This video shows an example of a stop motion using LEGO’s. 

Talking head

A talking head is a video in which the presenter is shown from the waist up. There are different options: using a green screen for different backgrounds, using a whiteboard to write on while presenting, using an object to illustrate the story, with a supporting slide presentation, or with text overlay (words on screen that reinforce the spoken words, edited in after recording). This type of video can easily be recorded in our DIY Video Studio.

Here you see an example of a lecture with a talking head, using a prop.

Front-facing camera

A recording with a front-facing camera is a video of the presenter filmed with a webcam or “selfie camera” on a phone. This is usually done behind a desk (with laptop) or on location, and is a low-tech solution for any last-minute explanations or feedback. Especially useful when content and timing are more important than a professional-looking video. The quality is often lower.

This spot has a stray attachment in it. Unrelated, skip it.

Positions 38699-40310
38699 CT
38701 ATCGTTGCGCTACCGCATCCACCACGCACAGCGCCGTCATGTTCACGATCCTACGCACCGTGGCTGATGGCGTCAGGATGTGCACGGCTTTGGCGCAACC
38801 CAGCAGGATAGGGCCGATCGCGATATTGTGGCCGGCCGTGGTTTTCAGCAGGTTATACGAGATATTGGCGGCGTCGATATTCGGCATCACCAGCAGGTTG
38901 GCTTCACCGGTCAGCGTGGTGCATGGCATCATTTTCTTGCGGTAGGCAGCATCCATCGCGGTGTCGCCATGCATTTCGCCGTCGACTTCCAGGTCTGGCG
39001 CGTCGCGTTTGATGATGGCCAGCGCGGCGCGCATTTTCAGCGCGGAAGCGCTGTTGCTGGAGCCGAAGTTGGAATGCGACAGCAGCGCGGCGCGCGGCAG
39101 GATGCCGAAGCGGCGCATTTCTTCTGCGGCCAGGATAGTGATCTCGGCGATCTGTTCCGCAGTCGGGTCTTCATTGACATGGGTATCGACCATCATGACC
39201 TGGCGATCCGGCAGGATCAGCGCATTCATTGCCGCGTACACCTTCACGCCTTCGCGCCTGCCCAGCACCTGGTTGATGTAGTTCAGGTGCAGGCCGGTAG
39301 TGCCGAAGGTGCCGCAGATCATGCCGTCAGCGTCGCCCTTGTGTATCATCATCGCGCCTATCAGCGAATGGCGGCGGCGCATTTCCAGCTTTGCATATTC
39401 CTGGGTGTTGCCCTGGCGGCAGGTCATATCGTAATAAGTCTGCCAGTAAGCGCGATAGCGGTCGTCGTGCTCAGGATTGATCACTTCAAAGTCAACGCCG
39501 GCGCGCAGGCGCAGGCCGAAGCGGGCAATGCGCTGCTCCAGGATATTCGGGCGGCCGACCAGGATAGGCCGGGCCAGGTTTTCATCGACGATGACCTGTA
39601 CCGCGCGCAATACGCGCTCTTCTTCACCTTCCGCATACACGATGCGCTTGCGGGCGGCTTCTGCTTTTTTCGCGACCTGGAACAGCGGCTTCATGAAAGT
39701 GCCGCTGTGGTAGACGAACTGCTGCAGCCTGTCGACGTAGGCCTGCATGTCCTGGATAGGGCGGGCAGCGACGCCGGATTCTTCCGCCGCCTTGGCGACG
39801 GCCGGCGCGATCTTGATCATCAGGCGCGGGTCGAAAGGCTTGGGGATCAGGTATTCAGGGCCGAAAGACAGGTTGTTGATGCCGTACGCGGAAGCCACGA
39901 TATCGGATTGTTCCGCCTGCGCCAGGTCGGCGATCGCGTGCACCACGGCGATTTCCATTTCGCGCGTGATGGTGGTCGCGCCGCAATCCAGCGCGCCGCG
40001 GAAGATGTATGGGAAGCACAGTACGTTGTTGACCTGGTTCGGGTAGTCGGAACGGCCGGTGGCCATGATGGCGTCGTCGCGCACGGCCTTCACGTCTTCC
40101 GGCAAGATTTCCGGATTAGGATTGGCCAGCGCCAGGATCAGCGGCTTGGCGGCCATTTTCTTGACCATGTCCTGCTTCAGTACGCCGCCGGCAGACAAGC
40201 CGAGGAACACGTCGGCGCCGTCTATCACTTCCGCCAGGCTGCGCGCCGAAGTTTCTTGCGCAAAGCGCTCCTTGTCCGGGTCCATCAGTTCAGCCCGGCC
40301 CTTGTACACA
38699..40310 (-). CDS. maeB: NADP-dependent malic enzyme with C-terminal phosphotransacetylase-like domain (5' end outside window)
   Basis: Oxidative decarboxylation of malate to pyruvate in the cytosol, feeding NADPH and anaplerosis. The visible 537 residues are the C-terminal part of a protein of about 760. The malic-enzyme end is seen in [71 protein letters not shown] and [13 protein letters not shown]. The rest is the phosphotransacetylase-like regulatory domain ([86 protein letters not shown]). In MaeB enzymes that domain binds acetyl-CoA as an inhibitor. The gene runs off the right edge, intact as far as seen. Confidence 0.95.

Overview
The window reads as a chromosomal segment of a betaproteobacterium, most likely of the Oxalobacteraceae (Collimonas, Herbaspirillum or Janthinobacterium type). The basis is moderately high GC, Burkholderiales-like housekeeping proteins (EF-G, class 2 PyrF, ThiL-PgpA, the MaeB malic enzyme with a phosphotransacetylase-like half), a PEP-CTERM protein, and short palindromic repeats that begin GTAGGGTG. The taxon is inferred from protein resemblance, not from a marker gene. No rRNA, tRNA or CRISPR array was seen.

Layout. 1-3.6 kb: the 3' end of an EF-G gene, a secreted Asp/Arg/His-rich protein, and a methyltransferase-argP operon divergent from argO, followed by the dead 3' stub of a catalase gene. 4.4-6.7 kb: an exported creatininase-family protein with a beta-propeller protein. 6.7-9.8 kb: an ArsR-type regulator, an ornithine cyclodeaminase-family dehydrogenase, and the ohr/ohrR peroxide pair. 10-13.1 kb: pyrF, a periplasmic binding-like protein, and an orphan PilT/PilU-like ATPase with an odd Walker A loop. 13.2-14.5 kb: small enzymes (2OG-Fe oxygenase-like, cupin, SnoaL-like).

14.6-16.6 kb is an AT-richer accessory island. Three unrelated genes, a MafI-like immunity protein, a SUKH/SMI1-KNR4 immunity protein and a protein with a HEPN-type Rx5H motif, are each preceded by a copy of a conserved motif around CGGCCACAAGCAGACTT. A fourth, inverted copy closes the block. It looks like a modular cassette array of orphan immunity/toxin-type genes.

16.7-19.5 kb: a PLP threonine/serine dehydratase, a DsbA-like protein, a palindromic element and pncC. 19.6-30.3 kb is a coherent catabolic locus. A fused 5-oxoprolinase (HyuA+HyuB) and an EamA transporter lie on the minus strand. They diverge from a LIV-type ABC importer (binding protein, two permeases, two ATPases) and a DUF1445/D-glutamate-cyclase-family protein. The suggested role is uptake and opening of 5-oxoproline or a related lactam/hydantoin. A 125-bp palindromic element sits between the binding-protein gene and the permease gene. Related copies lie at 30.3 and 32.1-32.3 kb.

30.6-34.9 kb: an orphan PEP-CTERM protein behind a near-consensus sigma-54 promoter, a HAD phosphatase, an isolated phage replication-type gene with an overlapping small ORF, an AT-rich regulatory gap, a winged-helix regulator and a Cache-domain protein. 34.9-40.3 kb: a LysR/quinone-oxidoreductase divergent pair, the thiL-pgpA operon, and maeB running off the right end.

Take a look at this example of a clip recorded with the front-facing camera.

Social Short

A short video of about 30 seconds that is intended to spike interest or curiosity in the viewer about a certain topic. This type of format is common on social media platforms such as Instagram, Facebook or TikTok.

Find examples of social shorts on the Special Collections Instagram page.

Structure your video

The structure of a video is important, because it helps the viewer follow the flow of your video. If you hop from one subject to the next, it can be very hard for the viewer to keep up with your story.